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KONAKA 2013 The surface area and pore volume analyses were in good agreement with data collected from XRD analyses. As shown in Table 2, the surface area increases proportionally with the increase of surfactant length. Table 2: Specific surface area (BET) and pore volume data of Al-MCM-41 samples Specific surface area, BET Sample Pore volume (cm3/g) (m2/g) Al-MCM-41(C10) 665 0.71 Al-MCM-41(C16) 904 0.97 Al-MCM-41(C18) 1017 1.09 Synthesis of Salen Ligand Generally, about 93 5% yield of yellow shiny plates of salen was obtained and the melting point of the ligand is 125.3C. Figure 5 shows the FTIR spectrum of synthesized bright yellow salen ligand. This ligand shows seven main absorption peaks around 3500, 3100-2900, 1600, 1570-1490, 1450-1410, 1300-900 and 800-600 cm-1, which show the presence of O-H stretching, C-H sp2 and C-H sp3 stretching, C=N stretching, C=C aromatic stretching, CH2 bending, C-N and C-O stretching and C-H aromatic bending, respectively. Table 3 below lists the bond vibrational frequency of the prepared salen ligand (Daud, 2006).

Figure 5: FTIR spectrum of synthesized salen ligand Table 3: Vibrational modes of the synthesized salen ligand Characteristic vibration Wavenumber, 1/ (cm-1) O-H stretching 3501 C-H sp2 stretching 3095 C-H sp3 stretching 2900 C=N stretching 1635 C=C aromatic stretching 1577 and 1497 CH2 bending 1460 C-N and C-O stretching 1371-980 C-H aromatic bending 857-647

Synthesis of Fe (salen) Complex The FTIR spectrum of Fe (salen) complex is shown in Figure 6. Like salen ligand molecule, the main absorption peaks of metal-salen complex were observed in two different areas; 3000 cm-1-2800 cm-1 and

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KONAKA 2013 1600cm-1-400 cm-1. The formation of metal-ligand interaction results in shifting of the C=N absorption peak to a lower wavenumber due to the decrease in electron density as a result of covalent coordinate bond formation (Daud, 2006; Kim and Park, 2000). The C=N bond now shows a single bond characteristic and absorb infrared light at much lower frequency (Daud, 2006). Table 4 lists the vibrational frequencies of synthesized ligand and complex.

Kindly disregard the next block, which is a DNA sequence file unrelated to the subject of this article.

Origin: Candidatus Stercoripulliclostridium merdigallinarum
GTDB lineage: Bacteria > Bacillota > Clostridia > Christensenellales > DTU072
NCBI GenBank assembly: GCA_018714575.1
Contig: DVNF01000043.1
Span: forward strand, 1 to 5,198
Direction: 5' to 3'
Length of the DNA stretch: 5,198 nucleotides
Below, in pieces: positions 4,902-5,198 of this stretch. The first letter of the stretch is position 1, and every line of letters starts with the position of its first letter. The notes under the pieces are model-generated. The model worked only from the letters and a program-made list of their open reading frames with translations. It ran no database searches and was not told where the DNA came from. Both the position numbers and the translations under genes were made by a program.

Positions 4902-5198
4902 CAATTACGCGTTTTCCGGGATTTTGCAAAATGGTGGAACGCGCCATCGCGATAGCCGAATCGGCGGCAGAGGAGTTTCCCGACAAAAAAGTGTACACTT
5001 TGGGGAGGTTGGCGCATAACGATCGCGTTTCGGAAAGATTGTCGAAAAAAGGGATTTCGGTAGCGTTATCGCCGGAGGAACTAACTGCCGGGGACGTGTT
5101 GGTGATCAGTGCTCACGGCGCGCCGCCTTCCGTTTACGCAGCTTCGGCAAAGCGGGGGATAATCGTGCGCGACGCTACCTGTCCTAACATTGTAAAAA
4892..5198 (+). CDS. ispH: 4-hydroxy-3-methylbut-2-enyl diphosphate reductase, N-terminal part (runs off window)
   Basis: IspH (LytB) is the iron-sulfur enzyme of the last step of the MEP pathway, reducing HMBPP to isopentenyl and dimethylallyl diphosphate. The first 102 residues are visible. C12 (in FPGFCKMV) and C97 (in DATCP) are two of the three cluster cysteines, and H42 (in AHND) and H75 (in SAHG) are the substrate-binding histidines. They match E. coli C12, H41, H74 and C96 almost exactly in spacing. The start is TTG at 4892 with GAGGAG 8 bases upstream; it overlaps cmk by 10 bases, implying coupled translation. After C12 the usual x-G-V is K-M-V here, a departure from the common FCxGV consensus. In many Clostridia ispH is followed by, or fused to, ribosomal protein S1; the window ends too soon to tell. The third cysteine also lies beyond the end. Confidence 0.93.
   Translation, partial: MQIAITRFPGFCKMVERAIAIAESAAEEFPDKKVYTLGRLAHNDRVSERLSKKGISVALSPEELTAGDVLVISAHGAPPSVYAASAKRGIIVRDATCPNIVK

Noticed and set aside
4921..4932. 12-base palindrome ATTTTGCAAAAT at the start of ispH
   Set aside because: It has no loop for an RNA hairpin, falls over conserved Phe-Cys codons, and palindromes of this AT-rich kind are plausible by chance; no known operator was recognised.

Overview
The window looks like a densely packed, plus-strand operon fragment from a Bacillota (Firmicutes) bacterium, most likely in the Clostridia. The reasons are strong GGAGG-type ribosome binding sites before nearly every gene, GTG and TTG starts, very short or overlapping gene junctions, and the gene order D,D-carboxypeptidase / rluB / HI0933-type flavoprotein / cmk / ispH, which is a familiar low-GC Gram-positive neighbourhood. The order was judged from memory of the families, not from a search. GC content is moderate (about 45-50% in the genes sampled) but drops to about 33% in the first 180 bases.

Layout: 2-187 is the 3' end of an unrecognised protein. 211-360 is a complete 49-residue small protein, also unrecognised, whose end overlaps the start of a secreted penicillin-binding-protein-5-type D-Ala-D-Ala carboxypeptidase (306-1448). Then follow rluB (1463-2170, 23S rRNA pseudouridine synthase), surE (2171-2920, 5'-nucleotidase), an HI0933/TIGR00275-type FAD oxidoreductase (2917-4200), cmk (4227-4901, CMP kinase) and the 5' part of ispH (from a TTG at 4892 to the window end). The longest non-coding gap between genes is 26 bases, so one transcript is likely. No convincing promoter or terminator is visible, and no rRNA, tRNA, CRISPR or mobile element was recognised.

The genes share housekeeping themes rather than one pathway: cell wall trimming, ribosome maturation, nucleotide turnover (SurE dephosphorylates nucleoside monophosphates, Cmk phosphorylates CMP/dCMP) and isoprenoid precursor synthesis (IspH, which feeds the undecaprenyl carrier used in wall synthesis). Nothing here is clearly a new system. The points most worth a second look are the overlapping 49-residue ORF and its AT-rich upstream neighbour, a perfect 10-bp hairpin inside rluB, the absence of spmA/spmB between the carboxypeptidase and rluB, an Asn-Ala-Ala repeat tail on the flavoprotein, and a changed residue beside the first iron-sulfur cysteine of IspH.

Fe-salen

Salen

Figure 6: FTIR spectra of salen ligand and Fe (salen) complex Table 4: Vibrational modes of salen and Fe (salen) complex Wavenumber, 1/ (cm-1) Characteristic vibration Salen Fe(salen) C-H sp2 stretching 3095 3025 C-H sp3 stretching 2900 2915 C=N stretching 1635 1629 C=C aromatic stretching 1577 and 1497 1545 and 1445 CH2 bending 1460 1384 C-N and C-O stretching 1371-980 1305-905 C-H aromatic bending 877-647 757-618 Figure 7 shows the UV-Vis spectra of Fe (salen) complex. The complex gives a broad absorption at 455 nm assigned to the charge transfer transition between the metal and ligand ( d-*) in the C=N-M group. The presence of this charge transfer band is due to the excitation of electron from a predominantly metal centered orbital to a predominantly ligand centered orbital. Another broad adsorption band observed at 538 nm is due to d-d electronic transition (Daud, 2006; Balkus and Gabrielov, 1995). This d-d transition occurs in the visible region of the spectra, thus contributes to the bright colour of complex. The interaction, which occurs as ligand, is near to the metal ion center results in splitting of the metal d orbital (Daud, 2006). Since the d-d transition is not allowed, the intensity of this peak is very low (Rino, 2003; Shriver, 1999).

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KONAKA 2013 455

Absorbance

538

400. 0

50 60 0 Wavelength, 0 (nm)

70 0

Figure 7: UV-Vis spectra of the Fe(salen) complex Heterogenization of homogenous catalyst via flexible ligand method

8 0 0

As shown in Figure 8 below, in general, all catalyst samples obtained from heterogenization process show similar FTIR, which proved that the hexagonal Al-MCM-41 framework remained unchanged after the immobilization process. The presence of absorption peaks at 1643 cm-1, 1605 cm-1 to 1546 cm-1, 1451 cm-1 and 1340 cm-1 represent the vibrations of C=N stretching, C=C stretching, CH 2 bending and C-O stretching respectively.